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  1. Justice, Language and Hume: A Reply to Matthew Kramer.James Allan - 1992 - Hume Studies 18 (1):81-94.
  2. Language and Significance in Hume's Treatise.Páll S. Árdal - 1986 - Canadian Journal of Philosophy 16 (4):779 - 783.
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  3. Hume's Theory of Meaning.Janette Blandford - 1999 - Proceedings of the American Catholic Philosophical Association 73:147-158.
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  4. "I promise". Les fonctions du langage chez Hume et Austin.Gilbert Boss - 1978 - Revue de Théologie Et de Philosophie 110:29.
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  5. Naturaleza humana y significado (Sobre la crítica de Hume al discurso teológico).Juan Manuel Navarro Cordón - 2001 - Revista de Filosofía (Madrid) 26 (5):85-119.
    After arguing that Hume’s judgment on metaphysics is more nuanced than it is usually believed, the relationship between the theory of meaning and the concept, or rather the problem, of “human nature” is analysed in order to underline the relevance of human nature to the explanation of the genesis of meaning and to the extent of the principle of copy, so as to finally examine the relation between meaning and theological discourse.
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  6. Hume's Empirical Argument for Empiricism.Richard Double - 1978 - Southern Journal of Philosophy 16 (4):329-337.
  7. Public and Private Meaning in Hume: Comments on Ted Morris' “Meaningfulness Without Metaphysics: Another Look at Hume's Meaning-Empiricism”.Erin Eaker - 2009 - Philosophia 37 (3):455-457.
    This paper raises questions concerning Ted Morris’ interpretation of Hume’s notion of meaning and investigates the private and public aspects of Hume’s notion of meaning.
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  8. Notas sobre el lenguaje en el Tratado de la naturaleza humana de David Hume.Pablo Fhernández - 2002 - Revista de Filosofía de la Universidad de Costa Rica 40 (100):69-76.
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  9. Hume on Denotation and Connotation.Daniel E. Flage - 1986 - Southern Journal of Philosophy 24 (4):451-461.
  10. Questioning Hume’s Theory of Meaning.Douglas Groothuis - 1992 - Kineis:27-38.
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  11. Hume and Language.Anastasia Friel Gutting - 1978 - Dissertation, Saint Louis University
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  12. Hume on the Unity of Determinations of Extension.Jani Hakkarainen - forthcoming - Logical Analysis and History of Philosophy.
    We do not fully understand Hume’s account of space if we do not understand his view of determinations of extension, which is too much ignored a topic. In this paper, I argue for an interpretation that determinations of extension are unities in Hume’s view: single beings in addition to their components. This realist reading is reasonable on both textual and philosophical grounds. There is strong textual evidence for it and no textual reason to reject it. Realism makes perfect sense of (...)
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  13. The Three Languages of David Hume.R. J. Henle - 1993 - Semiotics:57-61.
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  14. The Linguistic Aspect of Hume's Method.Donald F. Henze - 1969 - Journal for the History of Ideas 30 (1):116.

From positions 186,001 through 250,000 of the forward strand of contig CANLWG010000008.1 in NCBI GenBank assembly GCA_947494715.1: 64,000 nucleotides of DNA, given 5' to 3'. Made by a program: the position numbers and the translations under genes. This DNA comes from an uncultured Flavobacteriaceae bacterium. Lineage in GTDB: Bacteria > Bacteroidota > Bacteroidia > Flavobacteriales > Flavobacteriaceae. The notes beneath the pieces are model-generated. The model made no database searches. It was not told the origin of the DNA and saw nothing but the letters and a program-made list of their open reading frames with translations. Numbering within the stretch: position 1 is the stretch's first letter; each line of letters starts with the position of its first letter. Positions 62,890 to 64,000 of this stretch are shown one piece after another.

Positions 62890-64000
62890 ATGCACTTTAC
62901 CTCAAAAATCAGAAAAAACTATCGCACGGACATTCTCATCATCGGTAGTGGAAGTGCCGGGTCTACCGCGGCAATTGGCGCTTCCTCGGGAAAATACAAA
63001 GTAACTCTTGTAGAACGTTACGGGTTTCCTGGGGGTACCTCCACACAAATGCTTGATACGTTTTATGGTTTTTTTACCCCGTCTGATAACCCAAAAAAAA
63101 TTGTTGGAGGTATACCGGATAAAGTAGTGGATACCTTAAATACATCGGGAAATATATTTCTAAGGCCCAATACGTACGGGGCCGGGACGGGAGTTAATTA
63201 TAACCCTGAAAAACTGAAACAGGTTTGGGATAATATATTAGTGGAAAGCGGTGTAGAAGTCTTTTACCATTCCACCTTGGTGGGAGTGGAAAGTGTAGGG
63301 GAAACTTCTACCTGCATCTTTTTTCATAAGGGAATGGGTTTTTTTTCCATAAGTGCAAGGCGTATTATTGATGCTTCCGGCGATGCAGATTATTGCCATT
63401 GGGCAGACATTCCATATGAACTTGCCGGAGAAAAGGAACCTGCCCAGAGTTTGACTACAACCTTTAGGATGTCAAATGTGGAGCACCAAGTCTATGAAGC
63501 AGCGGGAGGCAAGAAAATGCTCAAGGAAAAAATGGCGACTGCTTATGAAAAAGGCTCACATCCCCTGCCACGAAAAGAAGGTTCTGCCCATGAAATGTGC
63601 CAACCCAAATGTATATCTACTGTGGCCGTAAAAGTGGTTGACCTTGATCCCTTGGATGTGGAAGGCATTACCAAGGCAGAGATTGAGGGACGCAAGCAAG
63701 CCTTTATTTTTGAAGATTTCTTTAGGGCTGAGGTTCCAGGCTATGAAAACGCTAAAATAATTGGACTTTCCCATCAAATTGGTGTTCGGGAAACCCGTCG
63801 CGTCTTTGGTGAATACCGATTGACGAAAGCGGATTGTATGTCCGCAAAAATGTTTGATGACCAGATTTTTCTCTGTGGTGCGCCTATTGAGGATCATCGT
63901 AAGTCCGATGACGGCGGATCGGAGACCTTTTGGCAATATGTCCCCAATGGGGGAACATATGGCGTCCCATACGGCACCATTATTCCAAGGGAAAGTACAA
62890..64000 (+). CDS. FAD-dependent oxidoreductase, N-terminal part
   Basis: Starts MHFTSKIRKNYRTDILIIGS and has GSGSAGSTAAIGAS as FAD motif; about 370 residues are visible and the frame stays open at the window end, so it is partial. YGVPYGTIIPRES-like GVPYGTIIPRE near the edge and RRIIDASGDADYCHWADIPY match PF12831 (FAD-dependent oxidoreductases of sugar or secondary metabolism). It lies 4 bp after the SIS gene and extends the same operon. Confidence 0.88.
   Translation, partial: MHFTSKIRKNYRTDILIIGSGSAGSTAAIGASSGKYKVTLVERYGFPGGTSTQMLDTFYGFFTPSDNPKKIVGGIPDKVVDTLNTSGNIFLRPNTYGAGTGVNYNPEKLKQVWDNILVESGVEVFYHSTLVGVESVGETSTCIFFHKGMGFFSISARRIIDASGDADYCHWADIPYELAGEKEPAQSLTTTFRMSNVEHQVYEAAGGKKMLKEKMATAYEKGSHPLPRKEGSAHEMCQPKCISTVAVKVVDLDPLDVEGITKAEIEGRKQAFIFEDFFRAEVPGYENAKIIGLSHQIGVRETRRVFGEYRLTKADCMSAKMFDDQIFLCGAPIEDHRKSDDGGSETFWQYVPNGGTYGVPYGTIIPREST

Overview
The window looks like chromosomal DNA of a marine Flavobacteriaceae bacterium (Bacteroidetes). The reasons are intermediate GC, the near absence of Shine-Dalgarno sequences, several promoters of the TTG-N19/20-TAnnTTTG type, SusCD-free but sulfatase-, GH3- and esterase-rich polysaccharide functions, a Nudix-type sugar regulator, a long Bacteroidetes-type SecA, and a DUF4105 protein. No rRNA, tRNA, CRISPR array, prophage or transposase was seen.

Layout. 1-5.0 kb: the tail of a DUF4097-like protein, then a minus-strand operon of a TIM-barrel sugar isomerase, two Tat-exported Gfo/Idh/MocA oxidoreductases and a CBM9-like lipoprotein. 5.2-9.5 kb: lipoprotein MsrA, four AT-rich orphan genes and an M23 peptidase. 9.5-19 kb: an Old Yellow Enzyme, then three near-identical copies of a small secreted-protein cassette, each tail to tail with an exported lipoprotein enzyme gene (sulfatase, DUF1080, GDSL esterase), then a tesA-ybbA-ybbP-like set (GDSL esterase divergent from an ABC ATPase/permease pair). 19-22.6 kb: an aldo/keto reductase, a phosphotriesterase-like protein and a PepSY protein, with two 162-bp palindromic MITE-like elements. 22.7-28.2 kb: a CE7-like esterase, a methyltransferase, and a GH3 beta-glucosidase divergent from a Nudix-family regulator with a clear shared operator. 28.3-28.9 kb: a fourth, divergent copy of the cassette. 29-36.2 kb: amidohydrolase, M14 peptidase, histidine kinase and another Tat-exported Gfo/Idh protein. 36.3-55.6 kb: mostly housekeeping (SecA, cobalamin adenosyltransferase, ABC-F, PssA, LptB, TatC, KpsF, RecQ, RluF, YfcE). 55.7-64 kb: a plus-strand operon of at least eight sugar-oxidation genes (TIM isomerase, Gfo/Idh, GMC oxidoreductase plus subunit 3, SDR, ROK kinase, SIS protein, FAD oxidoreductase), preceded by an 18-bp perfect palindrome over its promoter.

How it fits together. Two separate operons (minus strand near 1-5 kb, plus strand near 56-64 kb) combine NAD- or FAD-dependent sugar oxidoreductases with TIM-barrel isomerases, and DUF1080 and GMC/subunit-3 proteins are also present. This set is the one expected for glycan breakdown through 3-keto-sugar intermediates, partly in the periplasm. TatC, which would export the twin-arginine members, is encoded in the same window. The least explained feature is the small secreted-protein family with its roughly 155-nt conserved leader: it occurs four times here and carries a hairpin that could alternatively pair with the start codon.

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  15. The Place of the Language of Morals in Hume's Second Enquiry'.J. T. King - 1976 - In Livingston & King (ed.), Hume.
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  16. Recent Scholarship on Hume's Theory of Mental Representation.David Landy - 2017 - European Journal of Philosophy 25 (1):333-347.
    In a recent paper, Karl Schafer argues that Hume's theory of mental representation has two distinct components, unified by their shared feature of having accuracy conditions. As Schafer sees it, simple and complex ideas represent the intrinsic imagistic features of their objects whereas abstract ideas represent the relations or structures in which multiple objects stand. This distinction, however, is untenable for at least two related reasons. Firstly, complex ideas represent the relations or structures in which the impressions that are the (...)
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  17. A Puzzle About Hume's Theory of General Representation.David Landy - 2016 - Journal of the History of Philosophy 54 (2):257-282.
    according to hume’s theory of general representation, we represent generalities by associating certain ideas with certain words. On one prominent understanding of this theory, calling things by one name or another does not represent any real qualities of those things or any real relations between them. This interpretation runs into difficulty when we turn our attention to Hume’s own use of such general terms throughout the Treatise. It would seem that Hume’s own distinctions—such as the impression-idea distinction and simple-complex distinction—require (...)
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  18. Bundling Hume with Kripkenstein.Michael E. Levin - 2007 - Synthese 155 (1):35-64.
    It is argued that the intuition driving Kripke’s famous version of Wittgenstein’s meaning skepticism is precisely the one that prompted Hume to despair of his bundle theory of the self: there are no necessary connections between distinct mental states. This interpretation is shown to throw light on Wittgenstein’s notorious idea that all proofs “create concepts.” Wittgenstein has invented a new form of skepticism. Personally I am inclined to regard it as the most radical and original skeptical problem that philosophy has (...)
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  19. Hume's Historical Theory of Meaning.D. W. Livingston - 1976 - In Livingston & King (ed.), Hume.
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  20. Comments on Kenneth P. Winkler's “Signification, Intention, Projection”.Antonia LoLordo - 2009 - Philosophia 37 (3):503-505.
    These are my comments on Ken Winkler's account of Locke's philosophy of language.
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  21. Hume on Meaning.Robert McRae - 1969 - Dialogue 8 (3):486-491.
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  22. Quine on Hume and the Analytic/Synthetic Distinction.Kevin Meeker - 2011 - Philosophia 39 (2):369-373.